Breaking the Social Order: Brokeback Mountain and the Re-Imagined Western

Quickly and inevitably “gay cowboy movie” has become the ubiquitous shorthand description for Brokeback Mountain. While certainly accurate, the label is less definitive than it might seem. Simply put, Brokeback Mountain‘s contribution to the Western genre runs deeper than merely speaking what has largely gone unspoken about cowboy sexuality. That’s the easy achievement; easy to do and easy to recognize. More interesting is how the film excavates one of the Western’s foundational tropes: the hero’s sublimation of personal desire and emotion. Brokeback Mountain shows that there are costs to this sublimation, costs that don’t disappear simply because the protagonist is self-sacrificing for a civilization that depends on him, and it is almost always “him,” to make such choices. As Brokeback deconstructs and explodes one foundation of the Western, it re-imagines the nature and scope of another: the freedom and opportunity promised by the Frontier, and, therefore, by America. The film pushes audiences to accept that this freedom and opportunity includes sexual expression and identity, and the right of people to choose who they get to love.

The reduction of Brokeback Mountain to “gay cowboy movie,” is often followed with the proclamation, “Of course, all cowboy movies are gay cowboy movies.” While glib and precious, this assertion does draw out the presumptive nature of Frontier heterosexuality. The comment also points to the absurdity of denying homosexuality, whether as preference or practice, in stories where men admiring other men and male bonding are central. However, what it masks is that the sexuality of most Western protagonists is more indeterminate than definitively hetero or homo. As classically represented in forms like film and the dime novel, the distinguishing quality of the true Westerner is not his sexuality, but his ability to see what’s right and just and to ensure that those things are done regardless of other desires, including sex of any inclination.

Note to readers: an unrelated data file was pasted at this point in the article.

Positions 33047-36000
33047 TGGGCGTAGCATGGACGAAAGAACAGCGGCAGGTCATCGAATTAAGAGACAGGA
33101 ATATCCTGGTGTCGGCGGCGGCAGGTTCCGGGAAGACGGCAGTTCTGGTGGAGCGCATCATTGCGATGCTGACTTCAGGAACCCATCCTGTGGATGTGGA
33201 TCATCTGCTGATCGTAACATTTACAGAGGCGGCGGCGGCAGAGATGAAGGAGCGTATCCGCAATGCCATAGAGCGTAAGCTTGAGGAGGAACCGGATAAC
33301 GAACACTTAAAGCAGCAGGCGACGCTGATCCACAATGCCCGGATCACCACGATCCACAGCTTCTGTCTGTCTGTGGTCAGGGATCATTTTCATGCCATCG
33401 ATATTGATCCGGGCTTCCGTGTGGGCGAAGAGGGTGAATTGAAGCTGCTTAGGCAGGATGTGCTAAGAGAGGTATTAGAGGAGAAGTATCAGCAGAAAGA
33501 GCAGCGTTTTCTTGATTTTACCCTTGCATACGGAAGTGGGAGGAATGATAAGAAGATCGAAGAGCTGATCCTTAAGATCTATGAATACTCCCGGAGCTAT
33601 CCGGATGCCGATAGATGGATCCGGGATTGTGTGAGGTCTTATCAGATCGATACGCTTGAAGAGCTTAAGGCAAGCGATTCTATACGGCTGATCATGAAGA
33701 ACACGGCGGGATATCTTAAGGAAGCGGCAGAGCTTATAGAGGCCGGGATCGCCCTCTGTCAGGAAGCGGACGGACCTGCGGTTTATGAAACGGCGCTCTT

Gary Cooper’s Will Kane is the archetypal Frontier hero. The story in High Noon (1952) springs from two failures on the part of society. First, Frank Miller (Ian MacDonald), a “wild and crazy” killer that Kane caught and helped to put away, is unexpectedly released by a judge “up north.” Second, the people of Hadleyville, the town where Kane as Marshall captured Miller and to which Miller is returning to seek revenge, would rather avoid confrontation than join Kane in standing up to him. From the vantage point of the town fathers, Hadleyville is just starting to reap the rewards of a tamed frontier and confronting Miller would threaten this stability. Will Kane is virtually retired from marshalling; he is told that Miller is not his problem anymore. They also try to persuade him that his new wife means that he now has something to lose. However, unlike the other men in the film, Kane appears to have no truly personal needs or aspirations. Indeed, his marriage to Amy (Grace Kelly) only happened because American society expected men like him to settle down once the wilderness had been tamed.